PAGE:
Mr Price gears up to turn around
WHEN Stuart Bird took over as CEO eight years ago, the Mr Price Group’s share price had gained over 41% in the preceding year.
But since the share price hit a record high in April last year it has shed about 24%.
Bird now has the arduous task of turning the business around.
Mr Price released a set of dismal results this week — reporting the group’s first earnings decrease in 16 years. For the year ended April 1, diluted headline earnings per share fell 10.4% from the previous year, to 887.9c.
With retail sales in comparable stores dropping 3.6.% to R18.6-billion, total revenue did not even register a 1% increase, coming in just 0.7% higher at R19.8-billion.
The retailer has had to deal with increased competition from international retailers and a difficult operating environment.
Speaking at the group’s results presentation in Durban this week, Bird said: “We do think that we are past the worst of it.
“We see the environment has continued to be constrained and in this kind of environment your opportunities are constrained to marketshare growth.”
He said the weak environment placed greater emphasis on costs as well as efficiency.
But despite constraints in the environment, the group had the ability to increase market share in all its businesses, he said
Atiyyah Vawda, a retail analyst at Avior Capital Markets, which has a neutral rating on the stock, said: “The reason we had them on neutral is because we saw that they do have the potential to turn around, but it could take some time.”
Vawda said Mr Price had benefited from a weak operating environment and as a discount retailer might benefit from the weaker base, as consumers sought products at cheaper prices.
“We’ll have to see what is sustainable,” said Vawda.
For the period, MRP apparel sales were R10.9-billion, down 1.7% , while MRP Sports sales increased 7.7% to R1.4-billion. Miladys sales declined 5.3% to R1.3-billion. Mr Price’s cash sales for the year made up 83.3% of total sales. Total credit sales of which MRP accounted for 55%, were 3.1% lower.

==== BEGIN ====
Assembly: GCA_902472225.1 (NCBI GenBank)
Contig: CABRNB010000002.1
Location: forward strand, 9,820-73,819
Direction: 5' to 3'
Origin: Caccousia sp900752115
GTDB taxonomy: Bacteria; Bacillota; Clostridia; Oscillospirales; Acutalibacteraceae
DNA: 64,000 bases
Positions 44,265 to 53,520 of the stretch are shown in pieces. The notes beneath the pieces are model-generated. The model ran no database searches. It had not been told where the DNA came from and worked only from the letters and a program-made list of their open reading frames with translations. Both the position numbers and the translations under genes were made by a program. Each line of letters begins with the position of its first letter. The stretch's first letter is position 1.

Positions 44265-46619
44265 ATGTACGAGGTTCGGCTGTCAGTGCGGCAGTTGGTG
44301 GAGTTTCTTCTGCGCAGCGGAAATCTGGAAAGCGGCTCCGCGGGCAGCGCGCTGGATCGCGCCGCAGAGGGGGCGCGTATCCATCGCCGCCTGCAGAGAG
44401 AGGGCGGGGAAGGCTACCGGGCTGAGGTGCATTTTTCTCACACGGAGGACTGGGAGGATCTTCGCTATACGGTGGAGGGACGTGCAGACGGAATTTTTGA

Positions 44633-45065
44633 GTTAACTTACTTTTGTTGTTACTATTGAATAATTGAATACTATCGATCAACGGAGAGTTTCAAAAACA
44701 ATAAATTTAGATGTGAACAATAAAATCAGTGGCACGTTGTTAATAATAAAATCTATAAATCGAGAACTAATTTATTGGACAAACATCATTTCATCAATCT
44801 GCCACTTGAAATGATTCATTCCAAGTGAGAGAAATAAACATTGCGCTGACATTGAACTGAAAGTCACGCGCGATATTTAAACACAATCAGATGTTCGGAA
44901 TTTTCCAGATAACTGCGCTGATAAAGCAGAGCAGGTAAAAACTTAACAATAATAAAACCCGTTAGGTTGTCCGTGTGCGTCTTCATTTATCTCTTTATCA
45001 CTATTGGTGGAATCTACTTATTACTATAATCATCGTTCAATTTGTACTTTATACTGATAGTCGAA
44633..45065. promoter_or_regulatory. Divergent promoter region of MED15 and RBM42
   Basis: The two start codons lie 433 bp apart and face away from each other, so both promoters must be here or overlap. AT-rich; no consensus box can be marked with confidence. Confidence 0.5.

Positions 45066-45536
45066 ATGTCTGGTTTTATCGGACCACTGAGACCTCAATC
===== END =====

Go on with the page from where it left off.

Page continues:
Ashraf Mohamed, chief investment officer at JM Busha Investment Group, said: “They acknowledge that they have been taken by their foreign competitors and they changed their strategy and their approach, and they’ve started to see some benefits from that in terms of where they see growth coming from in the future.”
Mohamed said Mr Price was trying to position itself to make its brand more “relevant” in the market.
Vawda said: “They are able to achieve [a turnaround] provided that they are able to deliver better products.
“The problem with Mr Price is mainly from the retail offering or issues with their product type.”
Vawda said the group was coming off a low base compared to last year, which was affected by a warmer-thanusual winter.
In the first eight weeks of this year, the group managed to drive stronger sales growth.
But as Mr Price Group focuses on regaining its strong position in the market, it also has to face the National Credit Regulator.
This week, the regulator found that Mr Price Group had unlawfully charged consumers a club fee on credit agreements with Miladys customers.
The retailer said it would oppose “the referral to the National Consumer Tribunal instituted by the NCR, as we do not agree with the view held by the NCR”.
Last month, the credit regulator found Edcon had contravened credit regulations on its Edgars Club card.
Mohamed said the difficulty would come in turning the Mr Price business around.
But he added: “The business I’m more worried about on the retail business side is Truworths. They are going nowhere.”
On the question of whether the retailer could return to its former glory, Mohamed said: “It’s going to be hard for most retailers to return to their former glory, given the current environment.”
HOW THEY ROLL: A Mr Price store in Rosebank , Johannesburg